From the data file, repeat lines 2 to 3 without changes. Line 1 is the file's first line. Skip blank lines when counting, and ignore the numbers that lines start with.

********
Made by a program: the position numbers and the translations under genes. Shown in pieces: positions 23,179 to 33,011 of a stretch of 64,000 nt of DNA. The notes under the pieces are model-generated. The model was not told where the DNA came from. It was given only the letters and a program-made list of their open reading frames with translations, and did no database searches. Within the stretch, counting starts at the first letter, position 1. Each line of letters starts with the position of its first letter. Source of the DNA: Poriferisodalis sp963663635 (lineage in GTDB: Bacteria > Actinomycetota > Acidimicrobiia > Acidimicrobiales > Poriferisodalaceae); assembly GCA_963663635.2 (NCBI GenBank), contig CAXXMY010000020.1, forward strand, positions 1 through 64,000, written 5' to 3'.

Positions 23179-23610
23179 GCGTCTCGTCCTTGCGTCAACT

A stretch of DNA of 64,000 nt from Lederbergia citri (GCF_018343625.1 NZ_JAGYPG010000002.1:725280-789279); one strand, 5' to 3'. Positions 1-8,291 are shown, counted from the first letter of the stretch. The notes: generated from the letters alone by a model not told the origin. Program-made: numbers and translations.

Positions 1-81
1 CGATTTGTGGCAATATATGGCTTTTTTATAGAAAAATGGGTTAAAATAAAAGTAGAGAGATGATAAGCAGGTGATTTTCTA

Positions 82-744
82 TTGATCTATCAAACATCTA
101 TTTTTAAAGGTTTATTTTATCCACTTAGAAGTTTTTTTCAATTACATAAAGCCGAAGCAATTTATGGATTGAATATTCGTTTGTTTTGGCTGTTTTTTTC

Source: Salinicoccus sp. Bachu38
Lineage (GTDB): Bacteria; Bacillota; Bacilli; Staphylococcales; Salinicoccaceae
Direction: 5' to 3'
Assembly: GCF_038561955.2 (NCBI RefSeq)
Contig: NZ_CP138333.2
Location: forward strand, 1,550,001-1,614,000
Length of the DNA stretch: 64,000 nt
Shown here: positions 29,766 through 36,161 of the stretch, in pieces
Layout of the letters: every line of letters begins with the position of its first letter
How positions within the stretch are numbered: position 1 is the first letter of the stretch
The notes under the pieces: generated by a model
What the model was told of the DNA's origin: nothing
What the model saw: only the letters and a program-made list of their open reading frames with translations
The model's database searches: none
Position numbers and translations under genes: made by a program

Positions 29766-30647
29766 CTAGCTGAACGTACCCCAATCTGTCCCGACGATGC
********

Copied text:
Positions 23179-23610
23179 GCGTCTCGTCCTTGCGTCAACT